This toolkit, supported by funding from the Centers for Disease Control and Prevention (CDC) and Bloomberg Philanthropies, provides correctional administrators and health care providers recommendations and tools for implementing medication-assisted treatment (MAT) in correctional settings and strategies for overcoming challenges. Informed by real-world practice, the toolkit provides examples from the field that can be widely applied and adapted.
Montgomery County DOCR, YouTube Video (18:57 minutes)
The most effective therapy for people with opioid use disorder (OUD) involves the use of Food and Drug Administration-approved medications—methadone, buprenorphine, and naltrexone. Despite evidence that this approach, known as medications for opioid use disorder (MOUD), reduces relapse and saves lives, the vast majority of jails and prisons do not offer this treatment. This brief examines what policymakers should consider when exploring how to best manage OUD in incarcerated populations.
It helps to first answer this question: How common is OUD in incarcerated populations? Data from 2007-2009 (the most recent available) showed that more than half of individuals in state prisons or those with jail sentences met the criteria for a non-alcohol and nicotine-related substance use disorder (SUD), meaning a problematic pattern of using a drug that results in impairment in daily life or noticeable distress, compared with only 5 percent of adults in the general population.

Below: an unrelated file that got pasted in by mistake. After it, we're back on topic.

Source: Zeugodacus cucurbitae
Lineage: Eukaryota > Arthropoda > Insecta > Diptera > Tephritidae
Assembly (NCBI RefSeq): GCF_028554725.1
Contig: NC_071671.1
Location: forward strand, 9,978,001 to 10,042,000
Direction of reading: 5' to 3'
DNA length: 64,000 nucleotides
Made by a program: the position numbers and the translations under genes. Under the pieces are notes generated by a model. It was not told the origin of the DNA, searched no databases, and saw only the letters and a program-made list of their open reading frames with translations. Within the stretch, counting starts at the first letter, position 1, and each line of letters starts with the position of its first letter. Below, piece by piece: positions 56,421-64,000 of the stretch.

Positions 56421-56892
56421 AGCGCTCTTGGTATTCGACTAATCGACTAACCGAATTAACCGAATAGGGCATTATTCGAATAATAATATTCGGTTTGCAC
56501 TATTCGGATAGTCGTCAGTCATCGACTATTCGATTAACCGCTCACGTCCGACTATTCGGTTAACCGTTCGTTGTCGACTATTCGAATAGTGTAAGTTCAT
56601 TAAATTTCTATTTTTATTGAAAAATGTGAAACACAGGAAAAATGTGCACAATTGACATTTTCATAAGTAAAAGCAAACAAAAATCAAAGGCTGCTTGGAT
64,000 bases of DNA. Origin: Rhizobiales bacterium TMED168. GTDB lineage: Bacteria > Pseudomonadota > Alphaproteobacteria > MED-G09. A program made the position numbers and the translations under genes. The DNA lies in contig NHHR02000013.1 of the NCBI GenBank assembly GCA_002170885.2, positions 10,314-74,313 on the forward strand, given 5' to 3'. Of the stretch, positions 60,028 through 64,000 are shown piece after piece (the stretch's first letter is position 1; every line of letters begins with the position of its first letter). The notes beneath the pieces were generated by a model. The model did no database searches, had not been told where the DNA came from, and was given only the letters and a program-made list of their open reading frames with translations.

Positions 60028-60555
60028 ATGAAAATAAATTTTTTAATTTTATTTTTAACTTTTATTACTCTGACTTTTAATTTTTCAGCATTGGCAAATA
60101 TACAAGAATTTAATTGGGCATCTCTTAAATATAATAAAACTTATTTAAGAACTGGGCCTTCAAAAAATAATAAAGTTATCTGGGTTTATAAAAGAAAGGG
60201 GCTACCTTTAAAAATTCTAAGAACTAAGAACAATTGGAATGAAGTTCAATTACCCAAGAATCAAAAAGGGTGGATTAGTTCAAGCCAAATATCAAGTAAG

The gold standard of care is MOUD. In community-based settings, such as opioid treatment programs and primary care facilities, methadone and buprenorphine have been proved to reduce overdose deaths and illicit opioid use as well as the transmission of infectious diseases such as HIV and hepatitis C. A growing body of literature also exists on the benefits of naltrexone, the third Food and Drug Administration-approved medication.